Beta Ketothiolase Degiciency [BKT]
This story is shared by a family whose child has BKT.
This is our story, so far. . .
It all began on February 1, 2005 when our third daughter, Olivia Belle Quinlan, was born. She was a perfect 8 lbs. 15 oz. beautiful baby girl. It was such a wonderful delivery and incredibly happy time for my husband Dan and I. Two days after we arrived home from the hospital with Olivia, I received a phone message from a local pediatrician that would change our lives forever. We needed to call his office ASAP regarding the results of Olivia’s newborn screening.
We rushed Olivia to the pediatrician, and were very scared and fearing the worst as the doctor described the disorder Olivia had screened positive for in vague and very frightening terms. He sent us to the local hospital for further diagnostic testing to confirm that results of the initial screen were accurate. All we knew at this point was that Olivia potentially had Beta Ketothiolase deficiency (BKT), but we still didn’t know what that meant. As we went to the hospital, I sobbed like I have never cried before. I could not understand how a perfect little girl who looked and acted so well could have something so seriously wrong with her.
The local hospital sent us to a specialist in Boston at Children’s Hospital to discuss the situation. We would not know the results of the confirmatory testing for 4 or 5 days, which seemed like an eternity. During those days of waiting, we were all very scared. I had never really known the purpose of NBS since there were so many rare disorders listed. I knew almost nothing about the condition, except that it was very rare (only 50 cases identified worldwide at that time). Our pediatrician called us while we were waiting to reassure us that although the disorder is rare, it is well understood and treatable.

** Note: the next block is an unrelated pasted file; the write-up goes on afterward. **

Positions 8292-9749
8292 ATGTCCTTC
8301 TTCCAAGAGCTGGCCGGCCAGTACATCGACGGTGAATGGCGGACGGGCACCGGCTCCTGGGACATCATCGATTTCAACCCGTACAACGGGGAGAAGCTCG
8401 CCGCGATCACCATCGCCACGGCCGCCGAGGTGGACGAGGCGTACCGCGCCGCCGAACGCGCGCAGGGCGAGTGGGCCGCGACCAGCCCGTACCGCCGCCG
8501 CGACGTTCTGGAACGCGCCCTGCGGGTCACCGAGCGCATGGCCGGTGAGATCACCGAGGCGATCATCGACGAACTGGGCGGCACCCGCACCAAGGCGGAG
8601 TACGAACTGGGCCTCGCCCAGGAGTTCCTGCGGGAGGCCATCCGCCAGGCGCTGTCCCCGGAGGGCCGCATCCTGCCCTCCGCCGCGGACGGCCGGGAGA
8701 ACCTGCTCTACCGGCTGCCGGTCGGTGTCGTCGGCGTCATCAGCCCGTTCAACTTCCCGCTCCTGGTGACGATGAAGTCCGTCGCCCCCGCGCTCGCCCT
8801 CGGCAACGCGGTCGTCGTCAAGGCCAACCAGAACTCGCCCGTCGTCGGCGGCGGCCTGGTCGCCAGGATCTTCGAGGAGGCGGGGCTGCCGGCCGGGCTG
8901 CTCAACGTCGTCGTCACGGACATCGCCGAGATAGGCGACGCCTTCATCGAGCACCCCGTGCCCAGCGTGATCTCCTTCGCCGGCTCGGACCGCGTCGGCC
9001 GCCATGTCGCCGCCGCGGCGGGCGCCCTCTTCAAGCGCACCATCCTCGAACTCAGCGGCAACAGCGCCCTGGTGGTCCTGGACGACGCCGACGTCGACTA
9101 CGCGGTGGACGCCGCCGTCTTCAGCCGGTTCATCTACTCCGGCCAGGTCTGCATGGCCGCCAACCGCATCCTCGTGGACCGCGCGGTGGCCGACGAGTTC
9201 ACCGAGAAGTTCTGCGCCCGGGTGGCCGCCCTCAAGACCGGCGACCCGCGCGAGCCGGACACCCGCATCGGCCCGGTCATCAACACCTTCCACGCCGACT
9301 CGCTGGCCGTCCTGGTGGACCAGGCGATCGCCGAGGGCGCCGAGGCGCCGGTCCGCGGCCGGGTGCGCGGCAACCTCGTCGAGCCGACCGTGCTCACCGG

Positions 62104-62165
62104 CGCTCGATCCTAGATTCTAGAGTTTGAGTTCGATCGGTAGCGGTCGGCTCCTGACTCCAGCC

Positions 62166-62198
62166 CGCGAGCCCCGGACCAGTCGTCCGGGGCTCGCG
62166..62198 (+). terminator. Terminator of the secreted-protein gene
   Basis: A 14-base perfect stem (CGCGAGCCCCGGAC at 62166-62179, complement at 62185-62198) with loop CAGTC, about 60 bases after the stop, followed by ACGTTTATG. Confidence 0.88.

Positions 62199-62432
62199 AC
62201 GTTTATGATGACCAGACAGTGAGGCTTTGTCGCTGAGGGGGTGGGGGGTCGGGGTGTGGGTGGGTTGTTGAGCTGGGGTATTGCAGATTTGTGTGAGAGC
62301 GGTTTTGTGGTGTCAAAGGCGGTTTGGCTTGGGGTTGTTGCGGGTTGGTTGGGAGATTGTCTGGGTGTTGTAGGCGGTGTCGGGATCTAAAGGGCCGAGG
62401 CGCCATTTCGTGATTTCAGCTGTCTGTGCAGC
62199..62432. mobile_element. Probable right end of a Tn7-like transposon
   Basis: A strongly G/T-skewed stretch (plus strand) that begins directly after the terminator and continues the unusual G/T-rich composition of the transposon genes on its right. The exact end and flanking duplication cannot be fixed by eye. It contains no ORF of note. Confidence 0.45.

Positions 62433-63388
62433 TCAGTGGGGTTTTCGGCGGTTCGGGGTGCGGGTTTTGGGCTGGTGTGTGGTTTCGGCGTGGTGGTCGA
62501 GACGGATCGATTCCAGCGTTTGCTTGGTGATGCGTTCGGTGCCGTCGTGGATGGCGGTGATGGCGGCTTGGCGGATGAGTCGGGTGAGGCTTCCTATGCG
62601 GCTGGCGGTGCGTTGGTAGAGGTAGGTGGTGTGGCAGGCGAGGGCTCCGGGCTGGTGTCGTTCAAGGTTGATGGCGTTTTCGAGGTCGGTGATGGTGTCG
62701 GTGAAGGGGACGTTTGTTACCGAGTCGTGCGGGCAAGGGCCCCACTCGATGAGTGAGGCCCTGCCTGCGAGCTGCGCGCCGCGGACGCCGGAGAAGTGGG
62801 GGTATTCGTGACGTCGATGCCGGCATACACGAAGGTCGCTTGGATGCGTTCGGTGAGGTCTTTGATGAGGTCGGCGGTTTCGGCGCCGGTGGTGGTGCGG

When we finally saw the specialist, she explained that Olivia has a ketone utilization disorder also called Beta Ketothiolase deficiency, an enzyme deficiency which inhibits her body from breaking down an amino acid called isoleucine which is found in all food that contains protein. If these foods are not significantly limited, toxic levels of acid from the protein will build up in her blood and she can have severe problems, such as vomiting, diarrhea, trouble breathing, seizures, coma, or worse. Olivia needed to be on a special diet, she couldn’t go too long without eating, and if she got sick, even with a cold, her body could have a reaction as a result of the body fighting off the virus or fever. This was all terribly frightening, but we held onto the words of our specialist when she confirmed Olivia’s disorder, “it’s a relatively benign disorder that is treated mainly with diet and you still have a perfect healthy little girl!”
Although she has been hospitalized with illnesses, with treatment, Olivia has done exceptionally well. We will celebrate her 4th birthday in February and what a celebration it will be! She is thriving like all three year olds should be and hitting and exceeding all of her milestones both physically and developmentally! She makes us laugh so much and smile all day! She is such a gift! She is loved by her sisters, parents, extended family and friends and medical staff who we are so blessed to have. They have truly been there for us every time we have needed them. Without them I don’t know where we would be. She is such a little miracle and a constant reminder of how blessed we are.
It’s amazing how life throws you a curve ball and yet you still find a way to catch it! I have learned more about myself and what life is all about in the past three years of my life than I have in the prior 33 years. I will never take one minute for granted and will always praise the Lord for everything I have. I truly live one day at a time and enjoy life no matter what the day may bring. My family is so amazing to me, my adorable children and my husband who have all been such pillars of strength for me!
I will continue to learn as much as possible about Olivia’s disorder and how it affects her, but I feel empowered by all that I have learned so far. I will continue to ask questions and learn as much as I can, as well as do all that I can to help raise awareness for universal comprehensive NBS and about her disorder. I am sure we have many challenges ahead of us as does everyone in this world, but one thing is for sure, I know now that I can face them and grow from them and having weathered a storm I know brighter days do come! Life is a gift that we have all been given, no matter what the journey may be and Olivia has allowed me to realize and embrace this gift and to appreciate every moment that we have!